In the current economic climate, it has become increasingly difficult for job seekers to find meaningful work. Employers have the upper hand, but for them it’s just as hard to find great people. Job descriptions get lost among the thousands of others that look exactly the same.
In an effort to create better solutions for both parties, [re]start, a Columbus-based company, launched an online platform last month that helps people find new jobs and gives hiring employers free access to hire candidates.
“My goal is to simply help people find new jobs,” said Chad Silverstein, founder and CEO of [re]start. “We’ve been trying to help people since 2013, but recognized the need to have an online presence that makes it easy for both job seekers and employers who are hiring.”
Silverstein, originally from Beachwood, now resides in Columbus and is a member of Congregation Ahavas Sholom in Bexley. He started his first business, a collection agency
called Choice Recovery, while attending The Ohio State University in Columbus in 1997.
In 2013, he founded [re]start, within Choice Recovery, with the purpose to help people sent to collections find a new job so they could afford to pay their bills and get out of debt. And in 2018, he separated [re]start as a separate limited liability company and started offering other companies the opportunity to help their customers the same way Choice Recovery does.
“Basically, I’m trying to create a simple way to make the connections, similar to how the Jewish world connects people dating when making a shidduch,” Silverstein said. “It shouldn’t be so hard for people to find a great job, and it shouldn’t be so expensive for companies to hire, so I figured I would just build something I would want to use and let others use it for free.”
Thus far, more than 750 people have found new employment opportunities through [re]start, he said.
Business clients of [re]start, called “sponsors,” care about their customers being able to pay their bills, so connecting them with new career opportunities is a win-win for everyone, Silverstein said. Sponsors come from a variety of industries such as real estate, health care, financial services, higher education and nonprofits. Sponsors then gain online access that comes with their own landing page and referral portal so they can send complimentary invites to customers, or job seekers.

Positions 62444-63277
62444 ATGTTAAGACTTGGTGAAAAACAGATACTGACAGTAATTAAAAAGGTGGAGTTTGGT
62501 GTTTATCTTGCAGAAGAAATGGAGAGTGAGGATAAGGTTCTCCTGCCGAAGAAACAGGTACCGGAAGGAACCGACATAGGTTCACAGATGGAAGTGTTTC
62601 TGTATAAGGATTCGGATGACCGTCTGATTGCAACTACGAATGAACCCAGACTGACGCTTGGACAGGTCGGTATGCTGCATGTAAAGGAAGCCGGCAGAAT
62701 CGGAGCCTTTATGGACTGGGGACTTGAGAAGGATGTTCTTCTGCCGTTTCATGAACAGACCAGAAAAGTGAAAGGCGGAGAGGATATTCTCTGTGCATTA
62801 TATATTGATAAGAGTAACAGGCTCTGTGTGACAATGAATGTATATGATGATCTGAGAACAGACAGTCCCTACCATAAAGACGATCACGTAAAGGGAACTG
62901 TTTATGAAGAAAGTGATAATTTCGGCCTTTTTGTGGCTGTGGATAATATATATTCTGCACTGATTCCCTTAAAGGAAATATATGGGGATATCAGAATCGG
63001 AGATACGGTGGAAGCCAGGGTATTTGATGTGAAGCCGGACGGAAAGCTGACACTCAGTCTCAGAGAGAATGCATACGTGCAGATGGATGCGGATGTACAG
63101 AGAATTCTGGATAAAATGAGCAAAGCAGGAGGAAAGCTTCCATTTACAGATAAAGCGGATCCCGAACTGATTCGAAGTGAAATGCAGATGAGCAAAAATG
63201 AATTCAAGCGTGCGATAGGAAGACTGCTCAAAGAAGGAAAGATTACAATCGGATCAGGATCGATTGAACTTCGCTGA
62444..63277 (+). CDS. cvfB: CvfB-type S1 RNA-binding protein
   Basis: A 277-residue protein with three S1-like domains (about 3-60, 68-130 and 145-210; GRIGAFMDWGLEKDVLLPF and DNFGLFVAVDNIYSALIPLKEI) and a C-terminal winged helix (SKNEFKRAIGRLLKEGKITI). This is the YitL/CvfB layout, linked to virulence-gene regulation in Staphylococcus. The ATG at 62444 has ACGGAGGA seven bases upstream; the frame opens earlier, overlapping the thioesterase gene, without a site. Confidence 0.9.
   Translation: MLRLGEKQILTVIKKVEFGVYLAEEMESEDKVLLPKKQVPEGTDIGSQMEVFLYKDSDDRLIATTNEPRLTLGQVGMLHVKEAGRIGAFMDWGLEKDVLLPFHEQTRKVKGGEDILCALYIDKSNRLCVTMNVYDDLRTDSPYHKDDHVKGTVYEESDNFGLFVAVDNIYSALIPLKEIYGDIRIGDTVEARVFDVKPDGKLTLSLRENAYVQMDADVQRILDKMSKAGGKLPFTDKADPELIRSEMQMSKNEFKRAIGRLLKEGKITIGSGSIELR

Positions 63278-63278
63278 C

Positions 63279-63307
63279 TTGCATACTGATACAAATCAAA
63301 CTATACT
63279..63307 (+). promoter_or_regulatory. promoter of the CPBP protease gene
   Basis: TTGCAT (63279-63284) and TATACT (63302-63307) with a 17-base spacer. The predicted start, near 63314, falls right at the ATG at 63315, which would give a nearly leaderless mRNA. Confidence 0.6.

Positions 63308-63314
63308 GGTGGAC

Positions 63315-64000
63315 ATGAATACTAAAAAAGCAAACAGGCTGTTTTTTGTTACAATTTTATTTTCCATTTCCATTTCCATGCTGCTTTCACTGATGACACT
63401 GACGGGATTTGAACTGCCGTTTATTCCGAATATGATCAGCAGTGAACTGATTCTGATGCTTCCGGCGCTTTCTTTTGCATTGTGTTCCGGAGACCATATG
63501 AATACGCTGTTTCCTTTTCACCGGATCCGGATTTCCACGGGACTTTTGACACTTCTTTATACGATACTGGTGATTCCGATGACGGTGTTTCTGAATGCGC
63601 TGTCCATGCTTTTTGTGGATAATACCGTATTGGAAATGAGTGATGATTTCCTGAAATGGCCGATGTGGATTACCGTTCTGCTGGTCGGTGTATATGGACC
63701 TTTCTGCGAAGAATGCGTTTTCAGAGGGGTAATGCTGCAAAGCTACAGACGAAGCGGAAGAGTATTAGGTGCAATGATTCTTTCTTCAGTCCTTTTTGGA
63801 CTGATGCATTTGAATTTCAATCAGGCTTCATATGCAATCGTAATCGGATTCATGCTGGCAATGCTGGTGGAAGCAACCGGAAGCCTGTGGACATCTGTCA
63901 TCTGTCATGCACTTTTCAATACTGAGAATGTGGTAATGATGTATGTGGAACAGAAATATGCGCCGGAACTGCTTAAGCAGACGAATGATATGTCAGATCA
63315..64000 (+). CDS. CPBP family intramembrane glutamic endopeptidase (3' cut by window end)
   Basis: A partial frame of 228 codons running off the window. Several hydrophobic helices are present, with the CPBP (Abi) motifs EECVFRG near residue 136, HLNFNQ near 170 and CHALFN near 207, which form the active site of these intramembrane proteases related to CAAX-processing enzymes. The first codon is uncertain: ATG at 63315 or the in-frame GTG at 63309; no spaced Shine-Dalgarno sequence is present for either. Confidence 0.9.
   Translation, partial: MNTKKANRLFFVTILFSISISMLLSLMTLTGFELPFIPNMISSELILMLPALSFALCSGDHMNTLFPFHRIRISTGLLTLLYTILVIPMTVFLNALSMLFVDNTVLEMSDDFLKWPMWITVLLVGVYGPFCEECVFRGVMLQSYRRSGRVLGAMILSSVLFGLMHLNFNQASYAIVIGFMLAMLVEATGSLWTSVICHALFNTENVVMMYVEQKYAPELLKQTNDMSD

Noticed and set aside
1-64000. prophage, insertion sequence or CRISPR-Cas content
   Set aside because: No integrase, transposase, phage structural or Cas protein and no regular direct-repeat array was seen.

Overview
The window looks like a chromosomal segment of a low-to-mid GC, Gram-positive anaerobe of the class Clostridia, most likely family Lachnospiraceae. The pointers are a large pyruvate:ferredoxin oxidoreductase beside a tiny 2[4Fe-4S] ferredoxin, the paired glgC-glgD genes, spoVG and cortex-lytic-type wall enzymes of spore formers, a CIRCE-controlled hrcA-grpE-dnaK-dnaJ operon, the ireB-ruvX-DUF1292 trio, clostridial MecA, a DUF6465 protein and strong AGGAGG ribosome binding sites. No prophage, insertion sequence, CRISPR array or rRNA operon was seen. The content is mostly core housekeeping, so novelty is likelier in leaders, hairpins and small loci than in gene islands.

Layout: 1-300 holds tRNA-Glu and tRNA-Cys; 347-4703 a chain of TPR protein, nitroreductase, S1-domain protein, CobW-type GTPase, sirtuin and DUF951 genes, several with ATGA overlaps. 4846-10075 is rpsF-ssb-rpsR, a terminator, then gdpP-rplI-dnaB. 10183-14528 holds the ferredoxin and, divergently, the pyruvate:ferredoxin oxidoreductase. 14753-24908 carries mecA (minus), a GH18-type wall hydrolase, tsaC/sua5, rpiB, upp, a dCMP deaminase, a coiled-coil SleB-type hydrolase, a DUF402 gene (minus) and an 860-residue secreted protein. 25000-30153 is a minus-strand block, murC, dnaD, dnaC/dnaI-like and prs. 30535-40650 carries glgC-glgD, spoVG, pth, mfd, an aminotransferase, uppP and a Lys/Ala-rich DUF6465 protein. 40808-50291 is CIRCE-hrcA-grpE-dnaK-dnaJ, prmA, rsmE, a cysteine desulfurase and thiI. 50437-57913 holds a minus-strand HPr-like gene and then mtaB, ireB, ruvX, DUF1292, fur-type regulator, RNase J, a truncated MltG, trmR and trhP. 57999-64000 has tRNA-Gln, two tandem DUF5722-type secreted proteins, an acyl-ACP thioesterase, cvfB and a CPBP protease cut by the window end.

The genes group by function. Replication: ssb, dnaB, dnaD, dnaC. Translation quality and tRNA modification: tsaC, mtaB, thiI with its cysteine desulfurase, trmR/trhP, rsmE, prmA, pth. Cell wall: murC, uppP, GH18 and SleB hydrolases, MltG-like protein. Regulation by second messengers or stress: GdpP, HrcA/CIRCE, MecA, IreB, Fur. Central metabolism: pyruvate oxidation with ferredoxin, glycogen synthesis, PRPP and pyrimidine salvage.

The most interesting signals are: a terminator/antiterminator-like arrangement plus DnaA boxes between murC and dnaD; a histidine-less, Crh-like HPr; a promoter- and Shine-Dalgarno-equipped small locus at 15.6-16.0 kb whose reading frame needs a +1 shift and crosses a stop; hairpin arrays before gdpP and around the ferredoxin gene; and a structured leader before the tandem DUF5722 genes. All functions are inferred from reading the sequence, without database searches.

Once received, customers are able to log into [re]start’s career development platform and connect with a career adviser who tries to make warm introductions with employers that are signing up to be partners on the platform, Silverstein said.
Because the service is free for employers, [re]start plans to onboard thousands of companies over the next few years. It also recently launched two new websites: restartworks.com, for sponsors to sign up and refer customers, and joinrestart.com for people to accept the invitation and sign in using their complimentary access code.
Silverstein is aware of the frustrations that job seekers experience. He has interviewed more than 1,000 people over the past 20 years and knows the pain employers experience while trying to fill open positions, he said. He believes [re]start is providing a solution to alleviate all of the problems job seekers and employers experience.
“The entire system is broken,” he said. “If you look at job boards today, you see a long list of job descriptions that all look alike. Employers spent thousands (of dollars) with no guarantee that they’ll get what they’re looking for.”
The company also provides other businesses with an opportunity to transform the rejection process after job interviews. Employers can use a service called Applicant 360 to turn a candidate down for the job – which is typically felt as a negative experience. Companies can then show their appreciation for the applicants’ interest by giving them access to work with [re]start and find another company that may be a better fit.
Silverstein said he is confident [re]start offers a solution that can scale and help thousands of people find jobs they love, as well as help companies find new hires without the high expense.
“I’m most excited about the hiring partnerships and collaborative partnerships,” Silverstein said. “I’ve been able to tap into my network and add partners who provide content and resources for the job seekers. Making other entrepreneurs’ expertise available on our platform is a big win for people taking advantage, and the hiring partnerships are a no-brainer for employers because they are completely free.”
Ben Blotner is a freelance writer from Westerville.